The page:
• Central Bank, Domus Media (a part of University of Oslo), R6 (Government buildings), National Theater, Halden prison, Vestfold University College, and Department of Computer Science II (IFI2, University of Oslo). Methods and tools were tested in this phase; for example, a matrix for visualizing situations of uncertainty, risk register for monitoring uncertainty and monthly reporting of uncertainty in the case projects. Other activities associated with this phase include: work related to establishing training courses,development of culture in accordance with the focus of the SUS-project, experience reports from 4 of the case projects.
  • Developing the systems – methods and tools: Based on experiences from the case projects, Statsbygg developed methods and tools. New governing documents were created, and a new role called “uncertainty coordinator” was established.
  • Implementing the systems: As per October 2010, the tools were used by about 20 projects. Procedures, guidelines, templates and training programs were in use. Statsbygg’s school offers courses and training for their employees. The courses are conducted according to Statsbygg’s own direction and guidelines. Uncertainty analyses and uncertainty workshops are conducted, and uncertainty analyses are seen as a basis for uncertainty management. Uncertainty analyses focus mainly on quantitative aspects, while uncertainty workshops focus more on qualitative aspects. Uncertainty workshops are conducted every other month. Five to 8 people participate in such workshops. People linked to other projects can participate in the workshops as observers; this participation can be viewed as a means to transfer knowledge and experience.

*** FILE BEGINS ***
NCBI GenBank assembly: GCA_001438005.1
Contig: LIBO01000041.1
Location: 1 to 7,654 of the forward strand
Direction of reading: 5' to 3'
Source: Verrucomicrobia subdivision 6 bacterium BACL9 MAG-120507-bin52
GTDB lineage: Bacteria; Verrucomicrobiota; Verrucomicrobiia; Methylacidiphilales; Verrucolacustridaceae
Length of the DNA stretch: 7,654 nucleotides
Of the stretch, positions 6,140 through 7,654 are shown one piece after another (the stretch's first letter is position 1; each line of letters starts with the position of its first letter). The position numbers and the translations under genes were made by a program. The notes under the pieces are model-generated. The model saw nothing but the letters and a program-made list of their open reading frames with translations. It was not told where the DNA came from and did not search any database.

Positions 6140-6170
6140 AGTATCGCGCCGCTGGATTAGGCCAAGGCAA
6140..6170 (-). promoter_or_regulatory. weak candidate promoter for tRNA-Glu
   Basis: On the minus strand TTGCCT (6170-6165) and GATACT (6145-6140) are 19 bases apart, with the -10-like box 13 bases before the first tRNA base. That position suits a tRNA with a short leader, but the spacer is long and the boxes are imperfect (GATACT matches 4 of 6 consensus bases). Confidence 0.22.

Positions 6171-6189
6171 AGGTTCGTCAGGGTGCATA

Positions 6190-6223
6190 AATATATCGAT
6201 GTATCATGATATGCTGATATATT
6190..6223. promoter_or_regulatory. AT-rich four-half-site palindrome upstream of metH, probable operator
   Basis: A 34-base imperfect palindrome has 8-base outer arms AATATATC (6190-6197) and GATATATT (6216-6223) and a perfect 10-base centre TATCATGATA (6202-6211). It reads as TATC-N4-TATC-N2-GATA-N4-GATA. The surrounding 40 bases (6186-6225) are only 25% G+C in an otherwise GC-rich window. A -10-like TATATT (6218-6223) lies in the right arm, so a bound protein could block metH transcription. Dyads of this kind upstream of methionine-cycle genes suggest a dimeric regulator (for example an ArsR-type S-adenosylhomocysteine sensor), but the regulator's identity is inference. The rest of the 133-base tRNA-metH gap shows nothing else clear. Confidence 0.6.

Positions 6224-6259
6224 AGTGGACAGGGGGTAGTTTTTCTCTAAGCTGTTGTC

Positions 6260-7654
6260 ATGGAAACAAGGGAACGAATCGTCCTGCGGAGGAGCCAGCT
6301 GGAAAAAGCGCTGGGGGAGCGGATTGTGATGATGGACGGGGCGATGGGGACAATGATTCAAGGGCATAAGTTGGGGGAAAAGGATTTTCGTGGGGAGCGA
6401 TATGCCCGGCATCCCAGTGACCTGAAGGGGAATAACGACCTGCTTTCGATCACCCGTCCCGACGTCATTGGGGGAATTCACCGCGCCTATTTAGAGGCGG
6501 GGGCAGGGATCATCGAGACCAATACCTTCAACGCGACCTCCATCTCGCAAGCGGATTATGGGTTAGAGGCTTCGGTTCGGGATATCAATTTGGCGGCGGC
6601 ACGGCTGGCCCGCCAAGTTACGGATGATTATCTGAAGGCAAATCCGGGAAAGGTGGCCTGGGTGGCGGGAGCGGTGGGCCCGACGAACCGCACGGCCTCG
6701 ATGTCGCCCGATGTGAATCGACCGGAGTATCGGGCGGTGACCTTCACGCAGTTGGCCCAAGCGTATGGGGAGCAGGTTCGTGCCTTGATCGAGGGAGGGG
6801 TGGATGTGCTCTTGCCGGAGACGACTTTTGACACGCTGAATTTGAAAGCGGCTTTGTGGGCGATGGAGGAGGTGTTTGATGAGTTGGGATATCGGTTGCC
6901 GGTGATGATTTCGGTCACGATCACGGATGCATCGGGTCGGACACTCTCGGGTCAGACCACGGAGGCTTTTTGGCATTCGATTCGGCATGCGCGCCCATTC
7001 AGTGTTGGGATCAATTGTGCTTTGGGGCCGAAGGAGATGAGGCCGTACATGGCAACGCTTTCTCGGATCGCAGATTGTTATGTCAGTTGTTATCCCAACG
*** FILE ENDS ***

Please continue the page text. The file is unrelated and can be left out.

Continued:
Statsbygg acknowledges that it has become more mature in dealing with and managing uncertainty in their projects, and will continue with the SUS-project.

 

Vestfold University

Vestfold University College – one of the case projects (Photos from Statsbygg’s website)

 

In the beginning of 2011, the SUS-project won Statsbygg’s innovation prize. A description that accompanied the prize says that the project has provided documentation of both threats and opportunities over time in projects, including effects and efforts related to them. Theoverview of uncertainty, provided by the documentation, gives both project managers and project owners more confidence in executing their roles in managing uncertainty in projects.

Another example is Telenor. Telenor developed a tool called “Health check” with the collaboration of the PUS-project. The tool has 20 questions that can be used to check how project participants experience their work situations. The questions can be used in different phases of a project – as a kind of an early warning system. Telenor indicated its willingness to continue the work, which had been started with the PUS-project, through its “risk-forum”.

The PUS-project contributed to academia too. In this regard, 17 master degree theses and 11 student project theses were produced at the Norwegian University of Science and Technology (NTNU), Trondheim, Norway. Two doctoral theses were also connected to the PUS-project. Eleven journal articles and 22 conference articles were published during the 4 year period.

The PUS-project managed to create a positive culture that can promote effective and efficient uncertainty management in projects. Organizations such as Statsbygg and Telenor acknowledged the development of the positive culture in their organizations through the collaboration with the PUS-project and the need to involve project owner more in managing uncertainty in projects (Forum-report, 2010). Furthermore, the cooperation between the PUS- project and the involved organizations, such as Statsbygg, illustrates how a research project attempted to create value in the industry – an example of collaboration between researchers and practitioners.

Manager of the PUS-project: Senior Researcher Agnar Johansen, e-mail: agnar.johansen@sintef.no.

Reference:

Olsson, Nils O. E.; Johansen, Agnar; Langlo, Jan Alexander and Torp, Olav (2007): Who owns a project?, EURAM (European Academy of Management) Annual Conference 2007, Paris, France.

Forum-report (2010): Report on the final forum that symbolizes the formal completion of the PUS-project. The report (Norwegian version) is available at the website of the PUS-project: http://www.nsp.ntnu.no/PUS/.